|Country Of origin:||Germany|
Bruno Weil is among the more important German conductors of his generation. He has been most closely associated with the symphonies of Haydn, as well as with opera and choral works from the late 18th and early 19th centuries. He has made numerous recordings for Sony Classics and BMG conducting the Vienna Symphony Orchestra and two period-instrument ensembles, the Canadian group Tafelmusik and the Orchestra of the Age of Enlightenment. His repertory includes Gluck, Mozart, Beethoven, Weber, Wagner, and a spate of others, but Weil has shown little interest in 20th century or contemporary music.
Weil was born in the village of Hahnstaetten, Germany, on November 24, 1949. He was a student of Hans Swarowsky (1972-1974) and Franco Ferrara (1975) and managed to win prizes in several important conducting competitions in his early twenties. After serving a short stint in the mid-'70s as kapellmeister at the Wiesbaden Opera House, he worked in the same capacity at the Brunswick Opera House from 1977 to 1981. In that latter year he was named general music director for the city of Augsburg.
Perhaps the event that elevated Weil to international notice was his replacement of Herbert von Karajan at the 1988 Salzburg Festival, where he led an acclaimed performance of Mozart's Don Giovanni. The following year he left his Augsburg post, and soon turned out his first recordings for Sony Classics: Mozart: Overtures, Schubert Symphonies 5 & 6, and, most importantly, Mozart's Don Giovanni were all released in 1991, generally to critical praise. He debuted at the 1992 Glyndebourne Festival with Mozart's Così fan tutte.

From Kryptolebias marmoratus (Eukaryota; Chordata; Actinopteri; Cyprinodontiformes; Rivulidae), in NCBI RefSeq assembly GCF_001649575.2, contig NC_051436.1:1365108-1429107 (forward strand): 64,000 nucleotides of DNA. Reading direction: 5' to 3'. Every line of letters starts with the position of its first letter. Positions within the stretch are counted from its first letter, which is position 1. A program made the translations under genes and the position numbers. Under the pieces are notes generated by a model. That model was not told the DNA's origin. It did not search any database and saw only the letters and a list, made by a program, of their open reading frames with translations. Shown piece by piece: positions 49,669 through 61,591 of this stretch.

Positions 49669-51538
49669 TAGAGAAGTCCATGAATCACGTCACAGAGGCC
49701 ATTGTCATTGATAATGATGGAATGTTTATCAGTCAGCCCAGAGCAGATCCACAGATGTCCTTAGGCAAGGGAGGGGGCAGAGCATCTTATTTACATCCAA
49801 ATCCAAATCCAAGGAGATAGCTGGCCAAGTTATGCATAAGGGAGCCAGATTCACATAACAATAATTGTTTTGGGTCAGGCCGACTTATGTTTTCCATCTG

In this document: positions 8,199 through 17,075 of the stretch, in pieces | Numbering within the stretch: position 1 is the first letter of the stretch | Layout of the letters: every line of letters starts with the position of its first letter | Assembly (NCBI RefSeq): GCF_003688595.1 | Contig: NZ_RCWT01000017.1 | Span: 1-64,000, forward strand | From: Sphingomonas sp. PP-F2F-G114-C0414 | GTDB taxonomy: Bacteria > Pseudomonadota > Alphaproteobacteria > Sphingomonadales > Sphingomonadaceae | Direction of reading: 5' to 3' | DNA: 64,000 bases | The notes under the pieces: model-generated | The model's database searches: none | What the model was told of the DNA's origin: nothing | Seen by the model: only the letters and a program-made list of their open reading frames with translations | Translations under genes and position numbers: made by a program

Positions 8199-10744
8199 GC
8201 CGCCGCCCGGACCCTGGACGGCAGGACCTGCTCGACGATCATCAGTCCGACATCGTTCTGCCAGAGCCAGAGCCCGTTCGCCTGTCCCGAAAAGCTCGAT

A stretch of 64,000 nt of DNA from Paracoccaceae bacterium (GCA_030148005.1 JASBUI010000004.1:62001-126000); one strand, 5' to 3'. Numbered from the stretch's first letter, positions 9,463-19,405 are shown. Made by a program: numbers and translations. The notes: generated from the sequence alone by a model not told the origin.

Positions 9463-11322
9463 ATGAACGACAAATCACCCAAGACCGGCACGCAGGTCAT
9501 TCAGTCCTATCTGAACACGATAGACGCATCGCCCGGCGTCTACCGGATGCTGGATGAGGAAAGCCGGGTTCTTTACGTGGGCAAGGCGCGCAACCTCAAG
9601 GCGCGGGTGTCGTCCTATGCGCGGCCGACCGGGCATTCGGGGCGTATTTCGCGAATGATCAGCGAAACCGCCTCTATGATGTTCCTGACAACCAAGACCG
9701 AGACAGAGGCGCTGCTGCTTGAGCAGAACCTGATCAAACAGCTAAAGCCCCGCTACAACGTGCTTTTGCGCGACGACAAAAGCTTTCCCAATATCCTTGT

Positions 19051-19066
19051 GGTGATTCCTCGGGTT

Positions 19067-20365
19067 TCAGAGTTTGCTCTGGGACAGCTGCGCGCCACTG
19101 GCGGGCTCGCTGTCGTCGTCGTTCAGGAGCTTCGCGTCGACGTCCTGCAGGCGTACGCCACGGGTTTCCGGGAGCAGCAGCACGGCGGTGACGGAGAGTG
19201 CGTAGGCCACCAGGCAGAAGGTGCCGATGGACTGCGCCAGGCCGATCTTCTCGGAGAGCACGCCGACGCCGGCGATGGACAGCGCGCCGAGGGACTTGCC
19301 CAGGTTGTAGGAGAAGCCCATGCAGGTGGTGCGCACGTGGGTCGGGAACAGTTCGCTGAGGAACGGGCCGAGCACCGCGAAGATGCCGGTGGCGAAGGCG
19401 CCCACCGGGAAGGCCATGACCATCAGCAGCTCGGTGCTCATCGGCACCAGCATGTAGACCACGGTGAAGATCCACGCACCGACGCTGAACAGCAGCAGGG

In 1994 Weil was appointed general music director for the city of Duisburg. He also began making regular guest-conducting appearances with some of the world's leading orchestras, including those in Boston, Los Angeles, Berlin, Dresden, Tokyo, and Sydney. In 2000 he led a critically acclaimed production of Mozart's Magic Flute at the Salzburg Mozartwoche. The following year he took on a professorship at the Munich State Academy for Music and Theater. Weil resigned his Duisberg post in 2002 but remained busy guest-conducting (he debuted in San Francisco and Indianapolis in the 2003-2004 season) and in the recording studio. Among his later recordings are a pair of 2005 releases, Beethoven Symphonies Nos. 5 & 6 (Analekta), and Wagner's The Flying Dutchman (RCA), with Cappella Coloniensis, a period-instrument ensemble he has led since 1997. He has also taught conducting at the State Academy of Music for Theater in Munich.~ Rovi